Thousands of demonstrators protested against police brutality in Paris last Saturday. They expressed their support to Theo, 21, who was raped during a police check in Aulnay-sous-Bois. Other demonstrations took place in Caen, Nice, Le Mans, Poitiers, Montpellier, Dijon, Nantes and Angers. One week before, on February 12, there were 3,000 demonstrators in Bobigny.
Francois Hollande, who went to Theo’s bedside in hospital for a photo op, urged people to stay “calm”. Politicians have repeated “This is a mistake that must not undermine the reputation of the police force”. A demonstrator answered them, and rightly so: “The police is the arm of the French State it serves. If I slap you, you will not talk to my hand. These politicians who ask people to remain calm, I’d like to see how they feel with a baton up their ass.”
Jail time for young people, presumption of innocence for the aggressors
The government responded rapidly to the youth and their parents’ legitimate indignation: jail time after summary trial against the young people who had demonstrated after the police aggression, and no less than 37 arrests following the Bobigny demonstration!
The aggressors were treated with less haste: presumed innocents, they were free to go home. They are protected by the police internal investigation section, which dared report that the baton was “involuntarily” inserted 10 cm deep in the victim’s rectum. The victim was so clumsy that he impaled himself!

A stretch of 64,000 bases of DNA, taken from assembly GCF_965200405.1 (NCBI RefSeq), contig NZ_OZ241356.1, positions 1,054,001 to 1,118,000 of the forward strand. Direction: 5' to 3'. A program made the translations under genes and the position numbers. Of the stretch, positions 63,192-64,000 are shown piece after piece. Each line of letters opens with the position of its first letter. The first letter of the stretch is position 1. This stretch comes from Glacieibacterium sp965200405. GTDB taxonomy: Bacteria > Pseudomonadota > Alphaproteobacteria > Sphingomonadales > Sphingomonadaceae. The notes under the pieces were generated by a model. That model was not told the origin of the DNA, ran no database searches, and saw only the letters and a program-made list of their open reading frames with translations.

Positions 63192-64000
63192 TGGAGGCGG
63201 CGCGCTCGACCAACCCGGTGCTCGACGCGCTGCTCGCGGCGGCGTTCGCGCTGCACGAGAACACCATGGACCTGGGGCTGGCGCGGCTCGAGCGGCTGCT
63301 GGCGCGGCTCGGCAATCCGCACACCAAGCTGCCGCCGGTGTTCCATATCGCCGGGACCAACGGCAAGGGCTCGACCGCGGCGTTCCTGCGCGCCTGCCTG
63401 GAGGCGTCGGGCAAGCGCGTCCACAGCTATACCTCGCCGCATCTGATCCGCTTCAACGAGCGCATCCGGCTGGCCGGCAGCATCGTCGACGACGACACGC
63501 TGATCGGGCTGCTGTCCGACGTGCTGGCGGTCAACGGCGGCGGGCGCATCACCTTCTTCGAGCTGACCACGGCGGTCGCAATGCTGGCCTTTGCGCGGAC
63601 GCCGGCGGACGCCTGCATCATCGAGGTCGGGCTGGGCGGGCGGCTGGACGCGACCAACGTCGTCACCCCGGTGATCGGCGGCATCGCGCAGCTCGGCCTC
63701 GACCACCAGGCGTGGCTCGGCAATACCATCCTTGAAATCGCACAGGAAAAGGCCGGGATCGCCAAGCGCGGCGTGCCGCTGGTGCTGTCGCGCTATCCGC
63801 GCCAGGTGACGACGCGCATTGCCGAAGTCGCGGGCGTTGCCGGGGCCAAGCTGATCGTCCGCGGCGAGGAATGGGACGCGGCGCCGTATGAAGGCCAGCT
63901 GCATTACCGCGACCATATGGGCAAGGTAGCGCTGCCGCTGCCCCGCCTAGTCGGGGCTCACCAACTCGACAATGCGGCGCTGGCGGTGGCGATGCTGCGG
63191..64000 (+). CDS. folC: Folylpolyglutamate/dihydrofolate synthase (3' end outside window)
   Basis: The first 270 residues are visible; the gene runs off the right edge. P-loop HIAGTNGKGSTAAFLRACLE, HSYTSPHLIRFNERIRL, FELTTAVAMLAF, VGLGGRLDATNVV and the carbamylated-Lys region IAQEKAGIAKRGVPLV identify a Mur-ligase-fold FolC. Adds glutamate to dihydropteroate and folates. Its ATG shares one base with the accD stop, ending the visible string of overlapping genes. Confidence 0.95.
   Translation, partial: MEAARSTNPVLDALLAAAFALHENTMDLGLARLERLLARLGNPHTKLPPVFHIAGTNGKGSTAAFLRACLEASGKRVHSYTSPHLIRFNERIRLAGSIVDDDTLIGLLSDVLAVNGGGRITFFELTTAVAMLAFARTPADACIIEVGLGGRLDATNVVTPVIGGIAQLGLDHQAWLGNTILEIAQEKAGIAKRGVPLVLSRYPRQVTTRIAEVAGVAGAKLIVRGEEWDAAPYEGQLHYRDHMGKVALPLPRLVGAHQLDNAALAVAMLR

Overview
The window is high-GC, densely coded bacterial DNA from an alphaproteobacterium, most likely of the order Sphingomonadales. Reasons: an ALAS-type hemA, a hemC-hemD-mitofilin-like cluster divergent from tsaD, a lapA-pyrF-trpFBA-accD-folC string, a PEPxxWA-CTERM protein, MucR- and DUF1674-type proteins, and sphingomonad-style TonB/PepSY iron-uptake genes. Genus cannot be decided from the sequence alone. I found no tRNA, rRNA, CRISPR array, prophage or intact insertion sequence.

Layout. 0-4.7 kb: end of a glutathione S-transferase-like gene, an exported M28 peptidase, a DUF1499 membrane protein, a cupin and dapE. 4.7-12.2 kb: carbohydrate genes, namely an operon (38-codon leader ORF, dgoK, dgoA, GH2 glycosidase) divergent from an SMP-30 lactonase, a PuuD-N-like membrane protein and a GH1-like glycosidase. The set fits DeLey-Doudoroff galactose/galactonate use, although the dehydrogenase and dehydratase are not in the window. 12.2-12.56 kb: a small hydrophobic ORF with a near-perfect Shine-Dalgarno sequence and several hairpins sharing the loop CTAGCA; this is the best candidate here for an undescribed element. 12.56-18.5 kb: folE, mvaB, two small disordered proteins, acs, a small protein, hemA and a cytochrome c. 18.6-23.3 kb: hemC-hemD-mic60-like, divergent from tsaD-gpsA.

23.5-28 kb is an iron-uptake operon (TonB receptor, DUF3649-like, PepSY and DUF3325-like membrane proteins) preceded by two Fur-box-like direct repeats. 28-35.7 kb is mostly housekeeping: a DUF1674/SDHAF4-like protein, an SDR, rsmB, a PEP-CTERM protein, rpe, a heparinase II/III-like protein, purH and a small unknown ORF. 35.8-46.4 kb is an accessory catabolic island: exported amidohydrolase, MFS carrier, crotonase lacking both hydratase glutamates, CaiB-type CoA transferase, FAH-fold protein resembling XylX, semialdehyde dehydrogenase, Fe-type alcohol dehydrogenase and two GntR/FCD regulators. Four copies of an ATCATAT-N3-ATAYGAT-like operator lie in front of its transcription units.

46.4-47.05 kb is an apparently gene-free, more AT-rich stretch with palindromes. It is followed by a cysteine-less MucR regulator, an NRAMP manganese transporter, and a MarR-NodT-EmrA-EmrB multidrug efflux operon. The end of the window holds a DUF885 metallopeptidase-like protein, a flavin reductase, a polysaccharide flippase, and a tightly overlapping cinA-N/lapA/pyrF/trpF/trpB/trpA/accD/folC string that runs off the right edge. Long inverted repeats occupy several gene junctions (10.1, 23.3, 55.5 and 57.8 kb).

The truth is that police brutality, racial profiling and sexual humiliation are used systematically against the youths in working class neighbourhoods. They are part of the State’s repressive routine. They were just furthered supported by Hollande’s government, which, in agreement with the Republicans and the National Front, just passed a “license to kill” bill authorising cops to use their weapons far beyond “self-defense”.
The government is not “too soft”, except with the police
To protect the aggressors, Marine Le Pen and others claim that “the French State is too soft”. But obviously the state is soft only with the police. Peacefully maintaining “law and order” is fine in rich neighborhoods. But not in working class suburbs, where cowboys from special units are sent to safeguard society. It’s war against the youths and their families in poor neighborhoods, where unemployment reaches 20-40%. That’s why moms have demonstrated in Aulnay: to protest against the police harassing their kids. The kids born in these suburbs have certainly not the same sense of entitlement as Fillon’s kids.
So Theo’s arrest is not a mistake or an accident. It’s what thousands of young people experience every day, being touched inappropriately during routine checks and regularly insulted by cops. This is so true that a member of a police union did not hesitate to say on TV that calling Theo “bamboula” was still “more or less alright”. That’s a strong admission of the racist insults regularly used by his colleagues.
Burning a few cars will certainly not scare the government leaders. But the anger expressed by working class neighborhood youths against this social war should encourage us to protest massively against the politicians who serve the rich. They send the police to the suburbs against the youths, to better exploit and layoff their parents.